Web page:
- Eddie Hewitt
Connected Cultures - A Creative Approach
Updated: Nov 11, 2020
Connected Cultures – A Creative Approach
Culture takes many forms. My preference is for creative culture, often with a thought-provoking social message. I have a passion for literary forms, especially, but on this site I will be presenting articles, reviews, and related items on a wide range of cultural interests and connections. So, before delving into a few books…
AfroVibes UK at the Lakeside Gallery, Nottingham
...In the world of art, wonderful, colourful, striking images have been on display this autumn as part of the AfroVibes UK festival across the country. In one case a township in Soweto, South Africa was recreated in the café of South Hill Park, Bracknell. For a European connection, I gaze daily at a miniature reproduction of Munch’s The Scream, holding pride of place on my desk. I find it slightly disturbing, but captivating. It reminds me that sometimes other people scream all around us, and other times they make us scream.
In music, who can resist the enchanting Emeli Sandé ? Her voice delivers a rich combination of British and Zambian musical heritage. Or the wonderful Kiri Te Kanawa, the young Maori girl who became an international superstar soprano. Her arias forever move me to a higher place. Then there’s Tamara Rojo, the Spanish artistic director of the English National Ballet and principal ballerina. So many cultural connections spring to mind.
In terms of delivering a social message, it is perhaps literature that allows the widest range of discourses. Not all cultural representations carry a social burden, of course. On an aesthetic level, after the style of Oscar Wilde, I take delight in charm, beauty, subtlety and suave, sophisticated story-telling. Lady Windermere’s Fan is wonderfully witty. But I also like to be startled or challenged, and to be encouraged to see things that I have not previously noticed or imagined. The Ballad of Reading Gaol is an offering of truth and beauty but also a rueful, self-reflective commentary on a destructive, doomed and socially challenging form of love.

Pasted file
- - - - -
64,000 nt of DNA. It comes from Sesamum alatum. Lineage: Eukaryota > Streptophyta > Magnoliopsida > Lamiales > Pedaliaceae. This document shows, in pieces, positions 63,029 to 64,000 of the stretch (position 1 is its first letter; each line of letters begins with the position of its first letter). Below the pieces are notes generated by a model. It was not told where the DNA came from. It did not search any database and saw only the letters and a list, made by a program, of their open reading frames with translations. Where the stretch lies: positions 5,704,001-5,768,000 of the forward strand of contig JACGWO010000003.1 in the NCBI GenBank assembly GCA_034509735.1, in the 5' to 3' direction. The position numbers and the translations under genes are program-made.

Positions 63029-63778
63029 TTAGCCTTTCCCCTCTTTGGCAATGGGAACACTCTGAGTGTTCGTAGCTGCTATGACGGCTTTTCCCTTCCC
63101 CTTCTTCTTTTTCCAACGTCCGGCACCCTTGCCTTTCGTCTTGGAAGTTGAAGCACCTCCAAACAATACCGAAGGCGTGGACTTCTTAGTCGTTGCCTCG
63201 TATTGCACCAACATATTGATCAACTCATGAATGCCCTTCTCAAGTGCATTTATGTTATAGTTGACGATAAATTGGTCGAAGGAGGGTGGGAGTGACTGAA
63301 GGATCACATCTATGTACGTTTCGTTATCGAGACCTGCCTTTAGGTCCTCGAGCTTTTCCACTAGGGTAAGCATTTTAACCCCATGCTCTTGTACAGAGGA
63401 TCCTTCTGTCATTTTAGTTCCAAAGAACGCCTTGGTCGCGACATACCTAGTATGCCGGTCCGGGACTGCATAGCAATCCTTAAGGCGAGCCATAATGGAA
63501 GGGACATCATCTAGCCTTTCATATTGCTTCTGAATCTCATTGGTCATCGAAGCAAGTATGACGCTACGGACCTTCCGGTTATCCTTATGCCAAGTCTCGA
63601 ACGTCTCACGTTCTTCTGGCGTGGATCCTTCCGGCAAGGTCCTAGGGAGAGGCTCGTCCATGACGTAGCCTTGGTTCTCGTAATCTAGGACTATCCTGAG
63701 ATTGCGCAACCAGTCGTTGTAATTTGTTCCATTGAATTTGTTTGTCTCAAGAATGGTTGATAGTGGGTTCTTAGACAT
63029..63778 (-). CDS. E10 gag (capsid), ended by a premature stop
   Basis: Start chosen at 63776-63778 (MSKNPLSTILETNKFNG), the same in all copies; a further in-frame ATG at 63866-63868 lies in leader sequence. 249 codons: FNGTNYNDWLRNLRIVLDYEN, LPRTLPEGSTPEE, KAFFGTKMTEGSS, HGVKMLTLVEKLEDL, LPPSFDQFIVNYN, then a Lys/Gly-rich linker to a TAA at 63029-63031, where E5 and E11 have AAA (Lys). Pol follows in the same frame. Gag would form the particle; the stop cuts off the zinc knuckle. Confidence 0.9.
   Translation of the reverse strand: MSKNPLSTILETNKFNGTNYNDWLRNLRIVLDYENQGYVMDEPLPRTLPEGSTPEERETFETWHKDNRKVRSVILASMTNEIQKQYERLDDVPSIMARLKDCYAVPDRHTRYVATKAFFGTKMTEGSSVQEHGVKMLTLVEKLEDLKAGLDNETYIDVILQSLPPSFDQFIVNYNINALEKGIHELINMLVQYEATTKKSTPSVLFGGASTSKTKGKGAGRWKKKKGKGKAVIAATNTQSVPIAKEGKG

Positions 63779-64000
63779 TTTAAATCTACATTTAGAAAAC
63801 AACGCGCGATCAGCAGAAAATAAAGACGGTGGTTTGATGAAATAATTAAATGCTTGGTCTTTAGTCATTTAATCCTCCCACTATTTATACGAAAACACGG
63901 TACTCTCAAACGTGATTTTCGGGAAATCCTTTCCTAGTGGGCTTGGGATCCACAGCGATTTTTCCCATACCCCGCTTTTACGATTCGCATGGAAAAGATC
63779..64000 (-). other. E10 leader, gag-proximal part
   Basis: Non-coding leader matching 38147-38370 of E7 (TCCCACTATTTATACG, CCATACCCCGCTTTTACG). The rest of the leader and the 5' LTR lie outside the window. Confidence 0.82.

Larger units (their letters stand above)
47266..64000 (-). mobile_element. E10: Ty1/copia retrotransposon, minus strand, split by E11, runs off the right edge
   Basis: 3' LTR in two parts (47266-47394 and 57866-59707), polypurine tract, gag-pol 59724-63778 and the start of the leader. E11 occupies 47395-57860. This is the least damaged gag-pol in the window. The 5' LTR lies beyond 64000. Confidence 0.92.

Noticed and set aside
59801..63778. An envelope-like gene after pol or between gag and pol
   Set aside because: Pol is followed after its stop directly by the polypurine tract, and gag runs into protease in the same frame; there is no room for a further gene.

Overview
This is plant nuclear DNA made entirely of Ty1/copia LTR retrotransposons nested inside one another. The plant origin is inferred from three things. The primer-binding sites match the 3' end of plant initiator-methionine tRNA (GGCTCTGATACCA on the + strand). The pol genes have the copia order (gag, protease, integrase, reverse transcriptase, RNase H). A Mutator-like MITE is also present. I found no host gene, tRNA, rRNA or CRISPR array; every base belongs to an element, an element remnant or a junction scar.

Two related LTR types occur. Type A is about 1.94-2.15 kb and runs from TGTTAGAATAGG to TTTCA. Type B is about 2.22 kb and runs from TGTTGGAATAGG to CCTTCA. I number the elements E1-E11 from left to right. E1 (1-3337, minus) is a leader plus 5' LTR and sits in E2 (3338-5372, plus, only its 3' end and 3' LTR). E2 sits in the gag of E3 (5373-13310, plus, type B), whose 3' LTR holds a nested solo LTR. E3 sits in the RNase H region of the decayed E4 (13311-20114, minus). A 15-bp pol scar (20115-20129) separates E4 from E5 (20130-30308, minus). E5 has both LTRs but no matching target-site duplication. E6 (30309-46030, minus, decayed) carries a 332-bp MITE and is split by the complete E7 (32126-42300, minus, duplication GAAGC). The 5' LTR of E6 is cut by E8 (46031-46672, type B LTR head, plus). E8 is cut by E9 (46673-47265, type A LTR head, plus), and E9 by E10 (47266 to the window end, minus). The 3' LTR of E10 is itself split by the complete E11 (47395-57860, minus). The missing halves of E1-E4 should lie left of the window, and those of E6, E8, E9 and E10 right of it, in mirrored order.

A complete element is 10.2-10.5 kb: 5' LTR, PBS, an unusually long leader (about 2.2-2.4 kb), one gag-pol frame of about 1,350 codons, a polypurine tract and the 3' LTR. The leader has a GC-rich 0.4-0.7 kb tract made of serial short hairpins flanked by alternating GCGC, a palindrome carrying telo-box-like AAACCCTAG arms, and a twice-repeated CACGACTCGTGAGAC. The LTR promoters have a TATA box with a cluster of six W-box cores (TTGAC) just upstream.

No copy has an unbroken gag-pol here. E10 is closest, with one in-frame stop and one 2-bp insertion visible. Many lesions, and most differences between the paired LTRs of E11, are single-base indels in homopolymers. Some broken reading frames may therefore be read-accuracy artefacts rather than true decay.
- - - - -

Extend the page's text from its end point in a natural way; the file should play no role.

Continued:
I tend to be drawn most to cultural stories that offer a combination of celebration and suffering. The beauty and the bleakness of the Wessex landscape in Thomas Hardy’s novels. The championing of Okonkwo, but also sadness at his demise and the passing of a way of life in Things Fall Apart. The theme of survival in defiance of barbaric racism in Andrea Levy’s The Long Song, set on a Jamaican plantation.
I am saddened but fascinated by stories entailing conflict, discord and injustice. The episode with the calabash in Half of a Yellow Sun is hard to banish from the mind. This is a relatively minor episode epitomising the brutality of a horrific civil war, but it provides a lasting and powerful image. Aside from the war, or perhaps because of it in some ways, the novel could broadly be regarded as a life-enhancing entanglement of love and hope. A tough story to read, but inspiring in so many ways.
For me, literature is most effective when it results in emotional, intellectual and social responses. Pleasure for pleasure’s sake may well be enough on occasions, but meaningful content that leads to action and change is invariably far more worthwhile. We need cultural works that encourage a different perspective on life, a better way to live, and not simply a reflection of ‘how things are’.
Culture is rarely simple. So many questions arise. Why do we respond to artistic representations ? What are the values behind cultural expressions ? What impact do they have on society ? How do we build relationships through culture ? Does culture, in all of its guises, really help us to establish, or reinforce equality and justice ? And finally, is art sometimes just art ?
Far too many questions for any one website to resolve. I trust, though, that my offerings will contribute in some way to the advancement of culture. From both a creative and a social perspective, I am determined to explore and establish new connections and to encourage an enhanced outlook on life. A positive impact is always wonderfully rewarding.
I welcome you to Connected Cultures, and I look forward to engaging with you.
© Eddie Hewitt, 2014